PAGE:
NASA's Curiosity Mars rover has given us its sharpest-ever view of the Red Planet.
The Curiosity team just released a 1.8-billion-pixel panorama that features Glen Torridon, a region on the flanks of Mars' 3.4-mile-high (5.5 kilometers) Mount Sharp that the rover has been exploring recently.
The new photo is a composite of more than 1,000 images that Curiosity snapped between Nov. 24 and Dec. 1, 2019, when the rover team was taking a break for Thanksgiving.
"While many on our team were at home enjoying turkey, Curiosity produced this feast for the eyes," Curiosity project scientist Ashwin Vasavada, of NASA's Jet Propulsion Laboratory (JPL) in Pasadena, California, said in a statement Wednesday (March 4).
"This is the first time during the mission we've dedicated our operations to a stereo 360-degree panorama," he added.
Curiosity took the panorama's constituent photos using the telephoto lens on the rover's Mast Camera (Mastcam). The rover's handlers programmed the photography in advance, instructing Curiosity to take the pictures between noon and 2 p.m. local Mars time each day to ensure consistent lighting conditions, NASA officials said.
A second panorama that the rover team released today also spotlights Glen Torridon. This composite image, acquired using the Mastcam's medium-angle lens, is lower resolution, sporting "only" 650 million pixels.
These panoramas are zoomable, so the embedded photos in this story don't do them justice. To get the full experience, check out the originals via JPL here.
Curiosity landed inside Mars' 96-mile-wide (154 km) Gale Crater in August 2012, on a $2.5 billion mission to investigate the region's past potential to host microbial life. The car-size robot soon found compelling evidence that Gale hosted a habitable lake-and-stream system in the ancient past and that this system likely persisted for long stretches.
In September 2014, Curiosity arrived at the base of Mount Sharp, which rises from Gale's center. Ever since, the nuclear-powered rover has been climbing through the mountain's foothills, reading the rocks for clues about Mars' long-ago transition from a relatively warm and wet world to the cold desert planet we know today.
- The search for life on Mars: a photo timeline
- Photos: Ancient Mars lake could have supported life
- Ancient Mars lakes and laser blasts: Curiosity rover's 10 biggest moments in 1st 5 years
Mike Wall is the author of "Out There" (Grand Central Publishing, 2018; illustrated by Karl Tate), a book about the search for alien life. Follow him on Twitter @michaeldwall. Follow us on Twitter @Spacedotcom or Facebook.
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Michael Wall is a Senior Space Writer with Space.com and joined the team in 2010. He primarily covers exoplanets, spaceflight and military space, but has been known to dabble in the space art beat. His book about the search for alien life, "Out There," was published on Nov. 13, 2018. Before becoming a science writer, Michael worked as a herpetologist and wildlife biologist. He has a Ph.D. in evolutionary biology from the University of Sydney, Australia, a bachelor's degree from the University of Arizona, and a graduate certificate in science writing from the University of California, Santa Cruz. To find out what his latest project is, you can follow Michael on Twitter.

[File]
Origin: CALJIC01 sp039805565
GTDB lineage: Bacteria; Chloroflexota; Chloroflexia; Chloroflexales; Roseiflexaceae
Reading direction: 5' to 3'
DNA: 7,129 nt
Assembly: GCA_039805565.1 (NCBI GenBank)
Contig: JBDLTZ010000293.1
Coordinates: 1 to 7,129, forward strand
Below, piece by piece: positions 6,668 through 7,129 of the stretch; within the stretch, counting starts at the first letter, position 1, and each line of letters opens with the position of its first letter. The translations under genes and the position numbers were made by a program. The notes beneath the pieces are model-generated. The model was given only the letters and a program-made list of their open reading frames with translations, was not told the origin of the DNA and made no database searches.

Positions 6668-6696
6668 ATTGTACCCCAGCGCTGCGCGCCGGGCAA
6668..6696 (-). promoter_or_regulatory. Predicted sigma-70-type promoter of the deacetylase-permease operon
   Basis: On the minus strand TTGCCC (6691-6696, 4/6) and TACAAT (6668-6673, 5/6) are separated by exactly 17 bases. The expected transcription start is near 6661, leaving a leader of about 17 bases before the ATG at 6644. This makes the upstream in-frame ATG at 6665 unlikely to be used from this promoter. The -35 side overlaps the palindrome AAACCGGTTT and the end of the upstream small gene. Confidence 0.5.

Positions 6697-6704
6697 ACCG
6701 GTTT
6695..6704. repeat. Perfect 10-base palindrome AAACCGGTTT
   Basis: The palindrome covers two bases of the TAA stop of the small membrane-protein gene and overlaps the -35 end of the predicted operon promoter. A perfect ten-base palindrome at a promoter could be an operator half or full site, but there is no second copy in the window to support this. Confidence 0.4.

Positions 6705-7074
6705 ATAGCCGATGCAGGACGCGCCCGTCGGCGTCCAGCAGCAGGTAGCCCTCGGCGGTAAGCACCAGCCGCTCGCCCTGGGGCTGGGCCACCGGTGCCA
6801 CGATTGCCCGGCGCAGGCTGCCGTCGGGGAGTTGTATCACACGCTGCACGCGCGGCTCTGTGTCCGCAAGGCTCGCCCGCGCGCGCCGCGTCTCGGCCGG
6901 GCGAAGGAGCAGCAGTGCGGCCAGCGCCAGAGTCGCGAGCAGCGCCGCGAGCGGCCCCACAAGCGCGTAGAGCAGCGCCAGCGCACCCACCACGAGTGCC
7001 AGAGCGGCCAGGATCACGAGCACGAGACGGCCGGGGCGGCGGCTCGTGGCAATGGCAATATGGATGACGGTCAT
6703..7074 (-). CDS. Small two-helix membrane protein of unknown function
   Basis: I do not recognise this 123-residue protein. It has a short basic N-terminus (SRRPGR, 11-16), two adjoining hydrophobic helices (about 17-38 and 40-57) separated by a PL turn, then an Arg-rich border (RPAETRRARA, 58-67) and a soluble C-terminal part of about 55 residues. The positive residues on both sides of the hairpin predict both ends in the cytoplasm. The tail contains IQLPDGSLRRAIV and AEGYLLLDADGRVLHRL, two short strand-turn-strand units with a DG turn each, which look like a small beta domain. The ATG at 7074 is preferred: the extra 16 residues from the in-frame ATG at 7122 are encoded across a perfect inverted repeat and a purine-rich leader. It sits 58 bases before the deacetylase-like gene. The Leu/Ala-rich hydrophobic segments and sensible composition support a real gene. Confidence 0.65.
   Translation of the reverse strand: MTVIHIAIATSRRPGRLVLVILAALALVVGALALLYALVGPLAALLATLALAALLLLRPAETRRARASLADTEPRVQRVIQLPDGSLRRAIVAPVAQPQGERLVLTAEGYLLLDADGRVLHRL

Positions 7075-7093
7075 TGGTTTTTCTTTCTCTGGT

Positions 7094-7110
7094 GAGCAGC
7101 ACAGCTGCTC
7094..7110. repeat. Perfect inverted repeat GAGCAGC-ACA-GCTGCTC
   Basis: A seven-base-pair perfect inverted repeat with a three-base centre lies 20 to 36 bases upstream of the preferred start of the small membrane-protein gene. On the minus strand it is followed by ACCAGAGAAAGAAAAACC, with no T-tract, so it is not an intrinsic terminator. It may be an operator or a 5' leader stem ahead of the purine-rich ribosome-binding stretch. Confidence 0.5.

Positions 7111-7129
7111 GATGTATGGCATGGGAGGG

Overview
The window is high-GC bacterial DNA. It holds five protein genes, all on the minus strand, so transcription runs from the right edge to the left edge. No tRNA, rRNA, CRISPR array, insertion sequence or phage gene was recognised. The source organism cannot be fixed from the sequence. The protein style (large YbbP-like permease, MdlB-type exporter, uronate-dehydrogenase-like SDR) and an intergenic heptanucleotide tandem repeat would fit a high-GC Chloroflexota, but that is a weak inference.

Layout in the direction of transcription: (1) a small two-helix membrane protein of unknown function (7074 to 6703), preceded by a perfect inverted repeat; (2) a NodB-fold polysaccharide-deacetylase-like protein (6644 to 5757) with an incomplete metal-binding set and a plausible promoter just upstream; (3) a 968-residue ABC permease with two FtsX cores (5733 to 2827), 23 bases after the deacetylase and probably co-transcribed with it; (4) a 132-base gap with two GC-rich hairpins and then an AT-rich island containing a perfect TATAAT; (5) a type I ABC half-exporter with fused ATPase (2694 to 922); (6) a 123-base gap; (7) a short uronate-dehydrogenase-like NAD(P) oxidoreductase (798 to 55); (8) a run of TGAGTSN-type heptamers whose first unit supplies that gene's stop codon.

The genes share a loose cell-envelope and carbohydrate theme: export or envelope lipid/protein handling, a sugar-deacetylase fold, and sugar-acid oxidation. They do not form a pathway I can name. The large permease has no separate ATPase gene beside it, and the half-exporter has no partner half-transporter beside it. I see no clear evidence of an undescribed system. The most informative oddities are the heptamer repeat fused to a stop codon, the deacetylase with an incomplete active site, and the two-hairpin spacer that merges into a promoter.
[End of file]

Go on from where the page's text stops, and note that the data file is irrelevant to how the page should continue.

Beautiful and tragicReply
Using crater counting of the Northern Hemisphere and the ages from some Martian meteorites I don't think it has been billions of years since Mars died.
Crater counting and some basalt meteorites indicate that the Northern Hemisphere might be less than 200 million years old.
Does anyone know of a phenomena that can resurface half a planet?
What effects would an interstellar comet like Borisov have done if it had struck a planet?
A very fast interstellar comet (of modest size) can have the same energy as a much larger slower moving comet from this neighborhood.
Oumuamua and Borisov, oh my.
Yes wind. Mars has regular and pretty dramatic dust storms. I imagine that could easily bury craters after 200 million years.Geomartian said:Does anyone know of a phenomena that can resurface half a planet?
Main stream science acknowledges that the Northern Hemisphere is buried in basalt (lava). What is contested is that it is just 200 million years old. This is related to a self-contradictory theory called the Late Heavy Bombardment produced by Houston.Reply
Until the appearance of an interstellar asteroid and comet no impact would have had the velocity/energy necessary to produce massive quantities of molten rock. In the absence of a mechanism explaining the seas of basalt on the Moon, Houston moved the impacts backward in time until the Moon was still partially liquid. With the arrival of Oumuamua and Borisov the Late Heavy Bombardment became a failed hypothesis.
The worse case velocity for an interstellar impact appears to be about 500 kilometres per second. The Hipparcos and Tycho Catalogues Table 3.6.3. The 150 Stars with Largest Transverse Velocities . . . . . . 486
(conjecture) If an interstellar comet punched through Mars (entering at Hellas Planitia and exiting somewhere in the Northern Hemisphere) it would have blown away most if not all of Mars’ atmosphere. There are sediments miles deep exposed on Mars, some of which were laid by water. The conditions we see now did not produce these sediments.